Part of finding investors through LinkedIn entails having a robust personal profile and company page demonstrating thought leadership. A profile detailing your accomplishments and knowledge of your industry creates trust and shows your knowledge is up to date on industry trends. This inspires investors to take a chance and engage with you.
What is Thought Leadership?
Thought leadership is a term coined by Joel Kurtzman in 1994, defined as people who have “business ideas which merited attention.” Thought leadership cannot be claimed by an individual; it is a status bestowed to a person by their community. Rather than just having extensive niche or expert knowledge, thought leaders share their knowledge in various venues.
Daniel Rasmus provided this definition:
Thought leadership should be an entry point to a relationship. Thought leadership should intrigue, challenge, and inspire even people already familiar with a company. It should help start a relationship where none exists, and it should enhance existing relationships.
On meriting attention, Brian Clark of copyblogger.com stated,
In the realm of content marketing, authority is demonstrated, not claimed. Which means leaders are not born or made — they’re selected by the intended audience (much more in line with my more egalitarian experience of how content marketing works). If you have the attention of an audience, you’re a leader already. And great leaders plan, listen, observe, inspire, and then give direction. But most of all they continue to demonstrate, in this case by freely sharing their valuable knowledge via content.
Thought leaders not only share their knowledge nor hold the attention of an audience, they pave a path for the future and causes disruption. Investors that you connect with need to be able to share the same vision of the future as you.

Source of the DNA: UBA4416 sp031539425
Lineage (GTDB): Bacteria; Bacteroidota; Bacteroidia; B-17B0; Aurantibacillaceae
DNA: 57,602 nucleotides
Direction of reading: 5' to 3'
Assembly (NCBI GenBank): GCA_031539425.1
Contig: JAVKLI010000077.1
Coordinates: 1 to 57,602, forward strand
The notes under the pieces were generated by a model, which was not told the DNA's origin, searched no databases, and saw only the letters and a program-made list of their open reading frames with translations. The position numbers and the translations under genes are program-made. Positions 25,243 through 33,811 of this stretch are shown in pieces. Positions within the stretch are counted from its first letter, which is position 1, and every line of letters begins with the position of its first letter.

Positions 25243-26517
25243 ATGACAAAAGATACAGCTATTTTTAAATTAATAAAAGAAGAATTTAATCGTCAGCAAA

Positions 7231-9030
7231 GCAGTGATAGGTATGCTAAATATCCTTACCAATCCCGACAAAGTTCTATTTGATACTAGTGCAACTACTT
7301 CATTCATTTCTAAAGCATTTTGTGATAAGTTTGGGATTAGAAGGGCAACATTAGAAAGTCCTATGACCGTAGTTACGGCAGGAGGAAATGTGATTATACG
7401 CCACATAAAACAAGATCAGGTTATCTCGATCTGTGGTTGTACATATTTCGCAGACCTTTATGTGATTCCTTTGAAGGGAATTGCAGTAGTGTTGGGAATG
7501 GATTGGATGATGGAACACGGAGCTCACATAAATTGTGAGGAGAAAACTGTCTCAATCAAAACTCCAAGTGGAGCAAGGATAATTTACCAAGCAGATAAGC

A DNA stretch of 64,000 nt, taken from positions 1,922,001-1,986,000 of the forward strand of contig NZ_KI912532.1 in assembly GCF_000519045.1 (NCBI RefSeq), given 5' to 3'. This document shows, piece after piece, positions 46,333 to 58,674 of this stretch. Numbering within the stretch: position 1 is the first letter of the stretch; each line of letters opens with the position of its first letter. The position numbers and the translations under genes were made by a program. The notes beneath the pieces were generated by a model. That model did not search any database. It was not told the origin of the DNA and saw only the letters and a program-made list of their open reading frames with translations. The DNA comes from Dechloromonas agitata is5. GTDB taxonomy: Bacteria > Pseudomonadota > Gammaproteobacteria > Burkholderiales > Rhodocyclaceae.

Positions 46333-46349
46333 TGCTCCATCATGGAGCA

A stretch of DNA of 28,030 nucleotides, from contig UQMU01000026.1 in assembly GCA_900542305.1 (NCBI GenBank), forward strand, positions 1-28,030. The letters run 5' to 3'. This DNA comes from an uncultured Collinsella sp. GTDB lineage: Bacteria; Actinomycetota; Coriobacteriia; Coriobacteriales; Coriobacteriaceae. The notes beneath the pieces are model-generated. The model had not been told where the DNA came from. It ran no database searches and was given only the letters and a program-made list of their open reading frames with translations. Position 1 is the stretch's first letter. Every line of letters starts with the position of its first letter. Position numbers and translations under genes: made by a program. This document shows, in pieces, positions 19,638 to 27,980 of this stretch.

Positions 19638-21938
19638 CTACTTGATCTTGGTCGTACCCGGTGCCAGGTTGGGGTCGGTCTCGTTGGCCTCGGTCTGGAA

Within your LinkedIn profile, you can utilize the Headline, Summary, Update, Publication, and Reading List sections in addition to integrating Slideshare. The Headline and Summary section should mention important content that you have written, such as books. The Summary can also be used to list articles and professional papers you have written or contributed towards. Updates should be posted once daily with original or curated content you find valuable. Updates are visible only to your network but can be changed to public. The Publication section is used to link to books, articles, white papers and other professional written materials authored by you. The Reading List section shows books you have read and/or are currently reading. This is useful for showing that you’re staying on top of the latest information in your field. Integrating Slideshare is good for providing additional original content and even past presentation slides.
Rather than just staying on your profile to demonstrate thought leadership, using Groups, Answers and Polls are good ways to be recognized by your community as a thought leader. With Groups, you can submit your own content for discussion or join discussions by asking thoughtful questions. This is a good way to be known then eventually recognized as someone with valuable knowledge. LinkedIn allows joining up to 50 groups, so take the offer and join 50! Answers is another great way to show your thought leadership in niche areas because there are many categories and subcategories. This allows targeting specific audiences. To take it a step further, Polls asks the public to engage with you and share their thoughts without requiring comments. Conducting a Poll can bring awareness towards you as the person who submitted the Poll and may lead to further discussions of the topic. You don’t have to be an acclaimed thought leader, but sharing original and curated content shows a high level of credibility in your space. Typically, it will eventually lead to “capitalizing on the dramatically enhanced brand equity attained by being a thought leader.” In other words, it will help lead to investors investing in you.